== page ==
Investigators calculated the annual average levels of particulate matter (PM2.5) at participants' home addresses and found a 70% increased hazard of dementia per unit of increased PM2.5 exposure during the 5 years before baseline. PM2.5 consists of pollutant particles of less than 2.5 microns in diameter suspended in air.
Results showed a higher dementia risk per unit (µg/m3) increase of PM2.5 during the 5 years prior to baseline (hazard ratio [HR], 1.71; 95% CI, 1.33 - 2.09) after adjusting for other factors.
In addition, 51.6% (95% CI, 9% - 94.1%) of the total effect of PM2.5 on dementia was due to mediation and/or interaction with homocysteine, with 6.6% (95% CI, 1.6% - 11.6%) attributable to mediation only and 47.8% (95% CI, 4.9% - 91.7%) attributable to interaction. Close to half (48.4%) of the association could be attributed to a direct effect (P = .03).
Roughly half of the increased PM2.5-related dementia risk was attributable to an interaction between the air pollution and high levels of homocysteine or low levels of methionine.
On the other hand, high levels of methionine reduced the dementia hazard associated with PM2.5 exposure by 31% (HR, 0.69; 95% CI, 0.56 - 0.85), of which 24.8% was attributable to the interaction with methionine and 25.9% was attributable to the direct effect of PM2.5 (P = .001).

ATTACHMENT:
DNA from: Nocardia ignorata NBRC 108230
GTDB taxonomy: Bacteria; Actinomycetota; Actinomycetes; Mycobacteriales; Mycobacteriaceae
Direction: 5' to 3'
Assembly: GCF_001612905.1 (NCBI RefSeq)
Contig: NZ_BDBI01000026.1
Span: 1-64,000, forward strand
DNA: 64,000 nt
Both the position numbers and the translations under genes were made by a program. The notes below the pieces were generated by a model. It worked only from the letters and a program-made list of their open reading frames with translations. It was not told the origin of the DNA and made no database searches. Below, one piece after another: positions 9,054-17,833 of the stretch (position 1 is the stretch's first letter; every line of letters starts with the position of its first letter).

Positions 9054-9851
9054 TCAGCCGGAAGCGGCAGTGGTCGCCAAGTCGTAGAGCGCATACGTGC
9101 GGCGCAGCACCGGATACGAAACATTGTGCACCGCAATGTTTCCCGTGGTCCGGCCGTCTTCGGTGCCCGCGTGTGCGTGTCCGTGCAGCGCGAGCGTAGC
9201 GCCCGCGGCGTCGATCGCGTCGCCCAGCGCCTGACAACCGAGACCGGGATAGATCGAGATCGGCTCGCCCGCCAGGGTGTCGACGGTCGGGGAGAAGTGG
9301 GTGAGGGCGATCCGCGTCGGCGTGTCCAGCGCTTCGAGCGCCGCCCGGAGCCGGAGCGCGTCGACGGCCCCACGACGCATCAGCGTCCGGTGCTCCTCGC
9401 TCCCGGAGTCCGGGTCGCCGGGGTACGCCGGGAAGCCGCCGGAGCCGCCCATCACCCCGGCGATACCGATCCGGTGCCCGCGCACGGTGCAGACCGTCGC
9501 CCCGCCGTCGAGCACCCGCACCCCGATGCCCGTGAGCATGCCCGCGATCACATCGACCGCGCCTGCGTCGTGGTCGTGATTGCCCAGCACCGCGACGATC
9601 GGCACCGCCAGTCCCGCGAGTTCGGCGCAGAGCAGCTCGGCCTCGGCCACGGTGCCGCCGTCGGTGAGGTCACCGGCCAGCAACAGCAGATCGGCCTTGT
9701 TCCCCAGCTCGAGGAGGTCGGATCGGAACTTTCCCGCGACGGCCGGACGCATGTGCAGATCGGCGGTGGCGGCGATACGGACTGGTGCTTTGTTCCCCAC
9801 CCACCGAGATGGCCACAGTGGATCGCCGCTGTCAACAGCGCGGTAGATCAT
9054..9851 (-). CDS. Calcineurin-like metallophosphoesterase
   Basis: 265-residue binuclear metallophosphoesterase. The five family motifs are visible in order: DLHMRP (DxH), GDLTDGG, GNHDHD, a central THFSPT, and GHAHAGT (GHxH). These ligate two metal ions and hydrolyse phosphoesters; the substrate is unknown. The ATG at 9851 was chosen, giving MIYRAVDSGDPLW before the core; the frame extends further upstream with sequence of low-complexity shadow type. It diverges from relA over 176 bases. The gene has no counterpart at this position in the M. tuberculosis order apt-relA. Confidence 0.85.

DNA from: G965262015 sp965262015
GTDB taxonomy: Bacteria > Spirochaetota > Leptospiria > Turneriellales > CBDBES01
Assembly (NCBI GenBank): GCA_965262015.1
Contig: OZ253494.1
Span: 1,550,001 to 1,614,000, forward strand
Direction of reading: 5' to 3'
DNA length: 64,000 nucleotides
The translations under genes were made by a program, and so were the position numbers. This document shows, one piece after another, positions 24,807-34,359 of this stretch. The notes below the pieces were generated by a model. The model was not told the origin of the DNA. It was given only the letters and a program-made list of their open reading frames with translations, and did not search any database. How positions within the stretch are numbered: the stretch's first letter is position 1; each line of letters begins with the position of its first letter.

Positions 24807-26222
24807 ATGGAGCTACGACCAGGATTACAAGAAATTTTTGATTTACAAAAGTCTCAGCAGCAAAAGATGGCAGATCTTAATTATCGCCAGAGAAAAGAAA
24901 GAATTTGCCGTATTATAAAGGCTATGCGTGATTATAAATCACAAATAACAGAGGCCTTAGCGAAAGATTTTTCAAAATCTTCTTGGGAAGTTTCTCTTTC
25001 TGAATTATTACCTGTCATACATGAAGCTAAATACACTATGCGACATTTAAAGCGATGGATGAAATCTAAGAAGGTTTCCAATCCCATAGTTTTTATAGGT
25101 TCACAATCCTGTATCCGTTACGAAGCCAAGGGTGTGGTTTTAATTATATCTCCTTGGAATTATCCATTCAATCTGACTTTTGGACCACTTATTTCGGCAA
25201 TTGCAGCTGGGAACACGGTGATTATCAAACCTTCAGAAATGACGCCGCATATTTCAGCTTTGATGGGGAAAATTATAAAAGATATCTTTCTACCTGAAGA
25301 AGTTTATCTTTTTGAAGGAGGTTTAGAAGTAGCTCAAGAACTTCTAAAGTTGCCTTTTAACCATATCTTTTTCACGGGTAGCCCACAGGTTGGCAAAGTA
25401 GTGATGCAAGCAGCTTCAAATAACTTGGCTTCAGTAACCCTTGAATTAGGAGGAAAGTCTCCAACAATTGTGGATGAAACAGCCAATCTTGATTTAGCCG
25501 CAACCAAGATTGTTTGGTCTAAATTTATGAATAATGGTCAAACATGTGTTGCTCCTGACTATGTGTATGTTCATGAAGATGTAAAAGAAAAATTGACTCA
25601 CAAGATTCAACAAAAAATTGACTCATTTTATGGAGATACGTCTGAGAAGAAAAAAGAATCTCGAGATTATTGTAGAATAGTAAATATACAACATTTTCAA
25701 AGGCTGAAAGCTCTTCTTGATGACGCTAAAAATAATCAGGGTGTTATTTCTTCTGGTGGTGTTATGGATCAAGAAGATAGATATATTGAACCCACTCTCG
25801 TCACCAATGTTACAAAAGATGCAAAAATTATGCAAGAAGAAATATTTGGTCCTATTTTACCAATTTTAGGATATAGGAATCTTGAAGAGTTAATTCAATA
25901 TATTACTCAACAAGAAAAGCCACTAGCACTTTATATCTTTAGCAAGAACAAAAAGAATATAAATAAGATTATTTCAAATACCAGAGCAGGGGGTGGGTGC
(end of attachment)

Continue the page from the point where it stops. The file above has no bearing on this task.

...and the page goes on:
"No mediation affect was found through methionine," the authors report, adding that findings for homocysteine were "attenuated" after excluding participants who developed CVDs, but remained similar for methionine.
"High levels of homocysteine enhanced the dementia risk attributed to air pollution, while high methionine concentrations reduced the risk," the researchers note.
"The impact of homocysteine on cardiovascular conditions partly explains this association, [but] alternative pathways other than cardiovascular mechanisms may be at play between methionine and dementia," they suggest.
Commenting for Medscape Medical News, Andrew Sommerlad, PhD, associate professor, division of psychiatry, University College London, UK, said the findings of this "further strengthen the evidence that air pollution is detrimental to brain health."
Sommerlad, who was not involved with the study, called the exact ways by which pollution increases risk of dementia unknown. But the study "suggests that there may be multiple mechanisms."
The fact that the increased risk is seen even in a country like Sweden, with relatively low levels of pollution, "highlights the pressing need for all countries, particularly those with much higher air pollutions levels, to adhere to the World Health Organization's strict air quality recommendations," said Sommerlad, who is also a Consultant Old Age Psychiatrist with Islington Memory Service in London.
The study was funded by Swedish Ministry of Health and Social Affairs, Swedish Research Council, Swedish Research Council for Health, Working Life and Welfare and several Swedish foundations. Grande, co-authors, and Sommerlad report no relevant financial relationships.
Neurology. Published online July 19, 2023. Abstract
Batya Swift Yasgur, MA, LSW is a freelance writer with a counseling practice in Teaneck, NJ. She is a regular contributor to numerous medical publications, including Medscape and WebMD, and is the author of several consumer-oriented health books as well as Behind the Burqa: Our Lives in Afghanistan and How We Escaped to Freedom (the memoir of two brave Afghan sisters who told her their story).
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Cite this: Underpinnings of Air Pollution and Dementia Risk Explained? - Medscape - Jul 26, 2023.